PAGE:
Condition:

Pancreatic adenocarcinoma

Key Inclusion Criteria

  • At least 18 years old
  • Confirmed locally advanced pancreatic adenocarcinoma
  • Has at least one lesion with a diameter of at least 1.5 cm but no more than 6 cm within 6 weeks of screening

Summary:

This study focuses on patients who have pancreatic cancer that cannot be removed with surgery and who have already received standard of care treatment (including IV chemotherapy). The purpose of the study is to determine whether the use of an investigational drug called NanoPac helps kill cancer cells in patients with pancreatic cancer. Researchers also aim to identify the dose of NanoPac that is best tolerated and causes the least side effects when injected directly into the tumor in the pancreas.

NanoPac is made of very small particles of another drug called paclitaxel, which is a chemotherapy drug approved by the U.S. Food and Drug Administration for other types of cancer. The use of Nanopac in this study is investigational.

Pancreatic diseases

Condition:

Diabetes, pancreatic cancer, pancreatic diseases

Key Inclusion Criteria:

  • At least 40 years old; less than 85 years old
  • Must have a diagnosis of one of the following:
    • New onset diabetes in subjects with pancreatic cancer (PDAC)
    • New onset diabetes in subjects with chronic pancreatitis
    • New onset diabetes in subjects without pancreatic disease 
    • Long-standing Type 2 diabetes without pancreatic disease
    • Long-standing diabetes in subjects with PDAC
    • Long-standing diabetes subjects with chronic pancreatitis
    • Non-diabetic subjects with PDAC
    • Non-diabetic subjects with chronic pancreatitis
    • Non-diabetic control subjects without pancreatic disease

Summary:

This study focuses on patients who have chronic pancreatitis, pancreatic cancer, or no known pancreas disease. It is now recognized that a small portion of the population with diabetes have an underlying problem with their pancreas, such as chronic pancreatitis (when the pancreas is swollen and irritated all the time and affected by scarring) or pancreatic cancer, as the cause of their diabetes. Currently, there is no test to identify the small number of patients who have diabetes caused by a primary problem with their pancreas. The purpose of this study is to develop a blood test to distinguish various causes of diabetes. To this end, researchers will enroll a range of patients; most have developed diabetes within the last 3 years, but the study will also enroll a small number of patients with long-term diabetes and normal blood sugars for comparison. Participants will be asked to complete a questionnaire regarding their personal and family history, and a series of blood samples will be collected prior to and for 2 hours following consumption of a liquid nutritional supplement called Boost. 

Condition:

Pancreatic diseases

Key Inclusion Criteria

  • Patient who is or will be scheduled for a blood draw, tissue biopsy, and/or biofluid collection at Cedars-Sinai for clinical diagnostic purposes and
  • Adult patient with pancreatic disease seen at Cedars-Sinai under the care of a Panc-Bank study investigator who is the patient's treating physician

Summary:

The purpose of the Pancreatic Biomarker Bank ("Panc-Bank") is to identify biomarkers that influence an individual's risk of developing pancreatic diseases. A biomarker is a biological molecule found in blood, other body fluids, or tissues that may be a sign of a condition or disease. Through the Panc-Bank, researchers also aim to discover new tests and treatments for pancreatic diseases, as well as further their understanding of these diseases.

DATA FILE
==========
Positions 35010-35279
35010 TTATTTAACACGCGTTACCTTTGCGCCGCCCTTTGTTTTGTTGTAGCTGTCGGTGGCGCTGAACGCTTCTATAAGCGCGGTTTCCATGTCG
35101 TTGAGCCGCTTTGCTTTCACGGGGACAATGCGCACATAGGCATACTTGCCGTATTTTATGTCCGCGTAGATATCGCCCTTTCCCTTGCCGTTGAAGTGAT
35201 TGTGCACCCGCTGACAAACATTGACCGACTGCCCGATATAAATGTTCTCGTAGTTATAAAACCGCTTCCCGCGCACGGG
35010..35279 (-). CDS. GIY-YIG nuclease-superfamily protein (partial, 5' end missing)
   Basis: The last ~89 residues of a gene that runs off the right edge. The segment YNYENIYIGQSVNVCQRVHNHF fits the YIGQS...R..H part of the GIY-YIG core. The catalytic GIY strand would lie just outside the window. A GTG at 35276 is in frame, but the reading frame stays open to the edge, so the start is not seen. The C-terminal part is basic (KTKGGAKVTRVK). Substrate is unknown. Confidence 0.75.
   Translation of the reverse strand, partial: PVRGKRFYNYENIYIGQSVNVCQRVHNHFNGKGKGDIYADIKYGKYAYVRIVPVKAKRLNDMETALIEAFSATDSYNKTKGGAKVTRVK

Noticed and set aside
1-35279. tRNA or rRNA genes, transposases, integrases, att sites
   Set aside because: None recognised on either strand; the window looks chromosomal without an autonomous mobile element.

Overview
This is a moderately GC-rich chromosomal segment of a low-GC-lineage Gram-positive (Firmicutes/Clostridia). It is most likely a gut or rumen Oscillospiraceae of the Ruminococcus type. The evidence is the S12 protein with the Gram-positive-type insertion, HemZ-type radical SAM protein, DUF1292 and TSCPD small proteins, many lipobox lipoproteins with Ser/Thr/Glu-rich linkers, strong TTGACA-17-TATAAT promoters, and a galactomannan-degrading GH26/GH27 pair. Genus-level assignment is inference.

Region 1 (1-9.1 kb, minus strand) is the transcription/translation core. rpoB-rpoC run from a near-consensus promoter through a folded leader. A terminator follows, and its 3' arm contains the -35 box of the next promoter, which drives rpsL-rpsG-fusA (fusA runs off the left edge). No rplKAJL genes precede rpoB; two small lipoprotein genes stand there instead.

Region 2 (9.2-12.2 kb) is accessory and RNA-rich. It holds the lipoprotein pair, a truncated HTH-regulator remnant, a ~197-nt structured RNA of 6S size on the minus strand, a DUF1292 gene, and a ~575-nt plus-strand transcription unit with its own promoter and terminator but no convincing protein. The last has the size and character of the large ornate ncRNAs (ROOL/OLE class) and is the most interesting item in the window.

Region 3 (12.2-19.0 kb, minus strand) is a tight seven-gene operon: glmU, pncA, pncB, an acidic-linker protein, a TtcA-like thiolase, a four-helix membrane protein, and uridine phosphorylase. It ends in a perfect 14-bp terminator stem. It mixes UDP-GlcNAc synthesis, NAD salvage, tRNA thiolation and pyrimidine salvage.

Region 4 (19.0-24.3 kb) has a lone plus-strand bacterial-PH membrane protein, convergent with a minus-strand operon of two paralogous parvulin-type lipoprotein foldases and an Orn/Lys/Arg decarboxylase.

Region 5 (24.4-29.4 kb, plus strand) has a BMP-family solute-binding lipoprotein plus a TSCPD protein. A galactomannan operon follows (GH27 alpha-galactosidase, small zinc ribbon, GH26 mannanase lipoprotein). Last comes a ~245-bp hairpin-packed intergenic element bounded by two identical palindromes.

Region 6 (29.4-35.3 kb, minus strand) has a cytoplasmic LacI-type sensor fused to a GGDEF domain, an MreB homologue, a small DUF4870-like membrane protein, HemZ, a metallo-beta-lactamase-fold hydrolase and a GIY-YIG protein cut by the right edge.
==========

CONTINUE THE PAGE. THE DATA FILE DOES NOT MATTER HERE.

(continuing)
The Panc Bank will collect patients' blood, tissue, and biofluid samples to be used for future research; these materials will be studied together with clinical information from medical records.

Condition:

Pancreatitis

Key Inclusion Criteria

  • Must be between 18-75 years old at the time of enrollment

GREEN GROUP I: No Pancreas Disease Controls

  • No personal history or symptoms of pancreatic disease

GREEN GROUP II: Chronic Upper Abdominal Pain of Suspected Pancreatic Origin

  • Referred to a pancreas or GI clinic or admitted to the hospital for evaluation unexplained upper abdominal pain of at least 3 months in duration

YELLOW GROUP I: Indeterminate Chronic Pancreatitis (CP) with no history of Acute Pancreatitis

  • Referred to a pancreas or GI clinic or admitted to the hospital for evaluation of unexplained upper abdominal pain of at least 3 months in duration

YELLOW GROUP II: Acute Pancreatitis (AP)

  • History of 1 documented attack of AP in the preceding 18 months

YELLOW GROUP III: Recurrent Acute Pancreatitis (RAP)

  • 2 or more documented attacks of AP separated by at least 1 month

RED GROUP: Definite Chronic Pancreatitis

  • Presence of unequivocal (definite) CP and/or parenchymal and/or ductal calcifications 

Summary:

The purpose of this study is to learn about chronic pancreatitis and discover new ways to detect, treat and help prevent the disease. The study aims to determine how the diagnosis can be made earlier, why and how the disease progresses, and what genetic factors may affect the chances of developing chronic pancreatitis. Researchers also aim to learn about the natural history of chronic pancreatitis (what happens over a long period of time).

Chronic pancreatitis occurs when the pancreas is affected by inflammation and scarring. Since treatment options for advanced (end-stage) chronic pancreatitis are limited, patients with early-stage chronic pancreatitis or those at high risk of developing chronic pancreatitis are ideally suited for interventions to prevent the development of end-stage pancreatitis and its associated complications. This study aims to provide the most accurate and reliable estimates to date on disease progression and clinical events involving chronic pancreatitis. Participants will be asked to complete questionnaires and provide specimen samples, among other study procedures. Additionally, the participant’s physician and research coordinator will complete a case report form about the participant’s pancreatic history, symptoms and treatment.